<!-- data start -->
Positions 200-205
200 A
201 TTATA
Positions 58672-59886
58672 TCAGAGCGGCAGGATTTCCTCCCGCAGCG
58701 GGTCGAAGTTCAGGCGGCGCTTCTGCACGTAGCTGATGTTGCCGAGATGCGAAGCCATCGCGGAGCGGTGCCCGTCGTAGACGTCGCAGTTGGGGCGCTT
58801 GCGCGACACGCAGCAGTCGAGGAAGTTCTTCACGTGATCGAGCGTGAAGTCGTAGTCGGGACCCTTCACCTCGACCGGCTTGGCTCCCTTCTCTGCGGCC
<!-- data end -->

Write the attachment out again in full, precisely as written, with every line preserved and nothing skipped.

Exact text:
Positions 200-205
200 A
201 TTATA
Positions 58672-59886
58672 TCAGAGCGGCAGGATTTCCTCCCGCAGCG
58701 GGTCGAAGTTCAGGCGGCGCTTCTGCACGTAGCTGATGTTGCCGAGATGCGAAGCCATCGCGGAGCGGTGCCCGTCGTAGACGTCGCAGTTGGGGCGCTT
58801 GCGCGACACGCAGCAGTCGAGGAAGTTCTTCACGTGATCGAGCGTGAAGTCGTAGTCGGGACCCTTCACCTCGACCGGCTTGGCTCCCTTCTCTGCGGCC